In this post, I’ll establish exactly what’s the difference between a service (SOA parlance) and a function. Just joking, no, I won’t. I participated in an animated discussion today about the topic, and the discussion just went on and on. The participants were very bright people, and everyone was right in some way. We just couldn’t move the discussion forward! (Although some progress was made; I admit that.)

So at first, I thought that I’d better write a post to settle the issue. But soon, I realized that then I’d just take my part in the “I know best” game, so I simply skip that, and attack the more abstract problem of how such a problem should be addressed. That is, if you have a disagreement about a concept, and everyone is talking about it from different positions of understanding, and with different levels of abstraction in their understanding, and varying confidence in themselves, how would you settle the discussion with everyone reasonably satisfied?

I’m afraid I don’t have a complete solution to that, so I’ll try to outline some ingredients.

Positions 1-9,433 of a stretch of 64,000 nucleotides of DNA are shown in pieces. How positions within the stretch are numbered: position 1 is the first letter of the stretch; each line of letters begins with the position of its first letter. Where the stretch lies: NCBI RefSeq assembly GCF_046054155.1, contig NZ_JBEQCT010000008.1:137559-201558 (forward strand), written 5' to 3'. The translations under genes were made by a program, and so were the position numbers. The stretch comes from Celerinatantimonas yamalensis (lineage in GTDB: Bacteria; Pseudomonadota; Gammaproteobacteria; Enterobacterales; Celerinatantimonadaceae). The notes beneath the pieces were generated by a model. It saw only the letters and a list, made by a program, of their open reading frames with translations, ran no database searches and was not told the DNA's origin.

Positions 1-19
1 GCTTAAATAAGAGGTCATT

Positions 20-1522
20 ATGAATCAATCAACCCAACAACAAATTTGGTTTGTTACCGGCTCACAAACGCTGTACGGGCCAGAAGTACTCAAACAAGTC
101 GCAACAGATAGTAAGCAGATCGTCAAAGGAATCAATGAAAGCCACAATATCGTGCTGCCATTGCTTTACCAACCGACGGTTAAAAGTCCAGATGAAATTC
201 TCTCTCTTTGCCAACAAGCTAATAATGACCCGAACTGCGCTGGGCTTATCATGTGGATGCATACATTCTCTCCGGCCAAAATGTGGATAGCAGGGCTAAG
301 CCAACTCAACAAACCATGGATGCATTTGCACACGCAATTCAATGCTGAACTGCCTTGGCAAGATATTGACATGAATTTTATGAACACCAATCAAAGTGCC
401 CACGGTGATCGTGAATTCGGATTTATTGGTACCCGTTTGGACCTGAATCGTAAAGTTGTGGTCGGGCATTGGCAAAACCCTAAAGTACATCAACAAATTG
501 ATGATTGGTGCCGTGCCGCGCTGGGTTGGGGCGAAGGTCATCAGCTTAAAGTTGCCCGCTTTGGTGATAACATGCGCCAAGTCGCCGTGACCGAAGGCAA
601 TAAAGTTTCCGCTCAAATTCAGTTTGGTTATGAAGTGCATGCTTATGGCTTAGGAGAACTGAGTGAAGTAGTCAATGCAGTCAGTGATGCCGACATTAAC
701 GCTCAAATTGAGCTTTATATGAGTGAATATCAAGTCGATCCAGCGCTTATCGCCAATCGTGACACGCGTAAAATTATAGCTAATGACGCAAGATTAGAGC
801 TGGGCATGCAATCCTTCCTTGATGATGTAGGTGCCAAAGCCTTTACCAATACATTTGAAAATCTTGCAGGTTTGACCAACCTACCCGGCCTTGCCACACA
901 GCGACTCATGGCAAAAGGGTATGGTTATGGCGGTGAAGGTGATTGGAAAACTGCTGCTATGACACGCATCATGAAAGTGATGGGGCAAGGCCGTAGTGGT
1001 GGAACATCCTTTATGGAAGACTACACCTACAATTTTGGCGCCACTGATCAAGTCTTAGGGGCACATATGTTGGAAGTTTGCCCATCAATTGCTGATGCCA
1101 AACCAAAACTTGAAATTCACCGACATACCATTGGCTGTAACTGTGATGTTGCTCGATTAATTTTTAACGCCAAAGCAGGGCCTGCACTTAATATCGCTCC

• Try to make everyone listen and understand the others’ points of view.
  • Try to make everyone understand the structure of the others’ model of the concept.
  • Try to see what differs between those views, and those structures.
  • Then argue in a structured way using that knowledge, for example, argue on compatible levels of abstraction, and on compatible scenarios.
Is this possible at all? Any better ideas for getting to consensus on important concepts?
Maybe Edward de Bono‘s Six Thinking Hats could help?
The context in this case is modelling an enterprise using the MODAF modelling framework, which is nice in itself. But since it’s very strict in how things should be modelled, it seems that it’s even harder to make people agree on how to model things.